Pacemaker and Theremin

Posted: 5/1/2008 3:38:50 AM
Ron Winkler

From: Germany

Joined: 5/1/2008

hello there and thank you for reading. i am new and want to thank you for this forum.

i have asked my question a lot of times in other platforms, but never get a serious answer. so i ask here:

is there any known influence of the em-fields of the theremin to my pacemaker?
it was often told me to go away from em-fields because i have the pacemaker and now i want to play a theremin, but i am afraid.

any answers or techn. details?

all is helpful.

thank you very much

Ron
Posted: 5/1/2008 11:28:49 AM
GordonC

From: Croxley Green, Hertfordshire, UK

Joined: 10/5/2005

Welcome to Theremin World, Ron. I just "added" you on mySpace. :-)

You have a beautiful collection of stringed instruments on your website.

Now your question - I am not surprised that people are loathe to give advice regarding theremins and pacemakers - I would not want to tell you that it is OK in case I was wrong.

I suggest that you email moog music, explaining that you have a pacemaker, and that you need to know the radio frequencies used by the etherwave theremin, and how powerful they are. Once you have a quantitative description you can then ask the pacemaker manufacturers if there would be any adverse effects from using a theremin.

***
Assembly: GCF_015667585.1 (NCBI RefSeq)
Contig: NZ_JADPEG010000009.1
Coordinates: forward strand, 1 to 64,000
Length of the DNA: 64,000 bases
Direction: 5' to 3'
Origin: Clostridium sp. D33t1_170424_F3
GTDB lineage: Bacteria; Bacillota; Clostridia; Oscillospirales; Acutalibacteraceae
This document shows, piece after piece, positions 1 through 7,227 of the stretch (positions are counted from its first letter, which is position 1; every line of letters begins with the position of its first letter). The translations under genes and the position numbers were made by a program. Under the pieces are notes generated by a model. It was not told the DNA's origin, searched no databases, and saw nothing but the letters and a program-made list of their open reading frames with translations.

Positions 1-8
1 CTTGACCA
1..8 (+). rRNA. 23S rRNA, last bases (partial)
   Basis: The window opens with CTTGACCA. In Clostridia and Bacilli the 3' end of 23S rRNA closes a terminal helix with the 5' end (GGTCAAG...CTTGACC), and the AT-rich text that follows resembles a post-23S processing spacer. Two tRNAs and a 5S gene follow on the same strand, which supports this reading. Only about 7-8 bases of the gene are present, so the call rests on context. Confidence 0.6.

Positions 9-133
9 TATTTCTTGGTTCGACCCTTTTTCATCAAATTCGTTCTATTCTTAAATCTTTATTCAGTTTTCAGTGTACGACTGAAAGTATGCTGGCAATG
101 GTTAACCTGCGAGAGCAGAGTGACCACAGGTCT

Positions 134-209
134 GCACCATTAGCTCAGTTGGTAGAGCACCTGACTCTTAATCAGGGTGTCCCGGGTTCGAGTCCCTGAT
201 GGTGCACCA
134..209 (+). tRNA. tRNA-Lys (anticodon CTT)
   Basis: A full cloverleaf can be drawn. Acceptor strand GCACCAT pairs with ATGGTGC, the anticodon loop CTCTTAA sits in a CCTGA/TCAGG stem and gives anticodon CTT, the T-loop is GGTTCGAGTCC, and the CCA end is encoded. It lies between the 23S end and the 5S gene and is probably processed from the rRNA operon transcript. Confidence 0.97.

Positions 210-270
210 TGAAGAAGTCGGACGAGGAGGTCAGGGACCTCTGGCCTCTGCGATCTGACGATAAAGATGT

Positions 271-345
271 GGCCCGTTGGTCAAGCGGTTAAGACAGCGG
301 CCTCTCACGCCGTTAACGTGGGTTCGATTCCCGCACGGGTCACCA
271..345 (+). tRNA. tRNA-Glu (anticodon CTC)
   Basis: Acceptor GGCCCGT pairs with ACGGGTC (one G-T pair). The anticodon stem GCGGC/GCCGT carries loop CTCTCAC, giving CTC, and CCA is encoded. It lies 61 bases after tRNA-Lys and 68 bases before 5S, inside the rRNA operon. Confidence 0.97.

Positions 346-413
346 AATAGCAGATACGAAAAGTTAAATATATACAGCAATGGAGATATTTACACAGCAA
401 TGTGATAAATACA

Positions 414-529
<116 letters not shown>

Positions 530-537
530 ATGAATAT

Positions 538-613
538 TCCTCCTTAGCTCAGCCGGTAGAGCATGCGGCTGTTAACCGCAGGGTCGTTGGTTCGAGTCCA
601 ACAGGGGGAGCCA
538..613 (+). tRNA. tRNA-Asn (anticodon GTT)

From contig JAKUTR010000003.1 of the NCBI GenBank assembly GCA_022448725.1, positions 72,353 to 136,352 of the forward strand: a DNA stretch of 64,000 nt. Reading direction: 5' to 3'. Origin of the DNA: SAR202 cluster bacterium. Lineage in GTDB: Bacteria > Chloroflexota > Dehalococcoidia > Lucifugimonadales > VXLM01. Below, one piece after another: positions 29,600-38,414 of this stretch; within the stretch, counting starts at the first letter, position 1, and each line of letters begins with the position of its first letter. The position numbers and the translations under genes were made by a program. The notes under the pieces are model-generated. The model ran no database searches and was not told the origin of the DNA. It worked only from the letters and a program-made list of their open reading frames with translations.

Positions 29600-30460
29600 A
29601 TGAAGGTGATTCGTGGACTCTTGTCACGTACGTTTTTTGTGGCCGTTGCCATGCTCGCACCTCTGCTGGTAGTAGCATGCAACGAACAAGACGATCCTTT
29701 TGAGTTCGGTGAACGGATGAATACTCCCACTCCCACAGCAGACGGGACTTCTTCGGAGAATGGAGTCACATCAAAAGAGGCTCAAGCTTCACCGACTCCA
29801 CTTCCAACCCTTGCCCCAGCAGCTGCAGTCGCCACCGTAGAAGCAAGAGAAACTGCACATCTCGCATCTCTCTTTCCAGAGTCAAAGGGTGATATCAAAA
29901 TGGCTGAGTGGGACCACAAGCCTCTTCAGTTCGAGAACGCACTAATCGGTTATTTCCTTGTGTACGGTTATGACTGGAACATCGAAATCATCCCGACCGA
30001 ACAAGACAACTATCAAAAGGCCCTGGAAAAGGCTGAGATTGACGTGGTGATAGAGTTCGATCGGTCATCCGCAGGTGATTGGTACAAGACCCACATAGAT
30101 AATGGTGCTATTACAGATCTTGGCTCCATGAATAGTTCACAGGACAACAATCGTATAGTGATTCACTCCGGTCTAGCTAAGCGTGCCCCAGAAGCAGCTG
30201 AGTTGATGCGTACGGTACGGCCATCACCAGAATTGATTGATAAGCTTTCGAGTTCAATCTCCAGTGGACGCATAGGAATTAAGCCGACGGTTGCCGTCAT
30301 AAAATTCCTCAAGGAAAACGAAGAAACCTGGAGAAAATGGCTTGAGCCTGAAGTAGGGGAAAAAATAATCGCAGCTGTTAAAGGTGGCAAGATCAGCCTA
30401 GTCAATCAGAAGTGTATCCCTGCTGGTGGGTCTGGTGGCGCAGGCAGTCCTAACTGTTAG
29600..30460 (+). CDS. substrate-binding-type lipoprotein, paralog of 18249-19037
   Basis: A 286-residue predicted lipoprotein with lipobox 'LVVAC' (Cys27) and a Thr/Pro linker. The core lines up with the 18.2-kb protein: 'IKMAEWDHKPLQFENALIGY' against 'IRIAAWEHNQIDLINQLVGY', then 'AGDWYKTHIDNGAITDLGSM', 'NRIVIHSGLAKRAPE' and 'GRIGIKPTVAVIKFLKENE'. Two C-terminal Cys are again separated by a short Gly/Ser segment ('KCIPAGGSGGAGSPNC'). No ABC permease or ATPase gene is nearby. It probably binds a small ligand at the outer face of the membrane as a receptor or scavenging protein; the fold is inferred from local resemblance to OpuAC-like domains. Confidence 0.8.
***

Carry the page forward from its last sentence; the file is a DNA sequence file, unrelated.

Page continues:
My feeling is that the low frequency radio waves involved are innocuous and the absence of any [i]powerful[/i] magnetic fields means that it will [b]probably[/b] be OK, but [b]I am not qualified in either medicine or electronics[/b], so my feeling is not to be relied upon.


This might help... :-)

[img]http://a547.ac-images.myspacecdn.com/images01/38/l_90577d5098195f81e1c79e74162718ca.jpg[/img]
view full size (http://a547.ac-images.myspacecdn.com/images01/38/l_90577d5098195f81e1c79e74162718ca.jpg)
Posted: 5/1/2008 12:06:01 PM
Thierry

From: Colmar, France

Joined: 12/31/2007

Regarding frequencies I may give an answer:

The Moog Etherwave Standard operates at ca. 270kHz (Pitch circuit) and at ca. 450kHz (Volume circuit)
The Paia Theremax operates at ca. 800kHz (both circuits).

In every case there is not much ERP radiated by the antennae, since they act only as a half-capacitor in an oscillator tank circuit and though aren't optimized for efficient power radiation.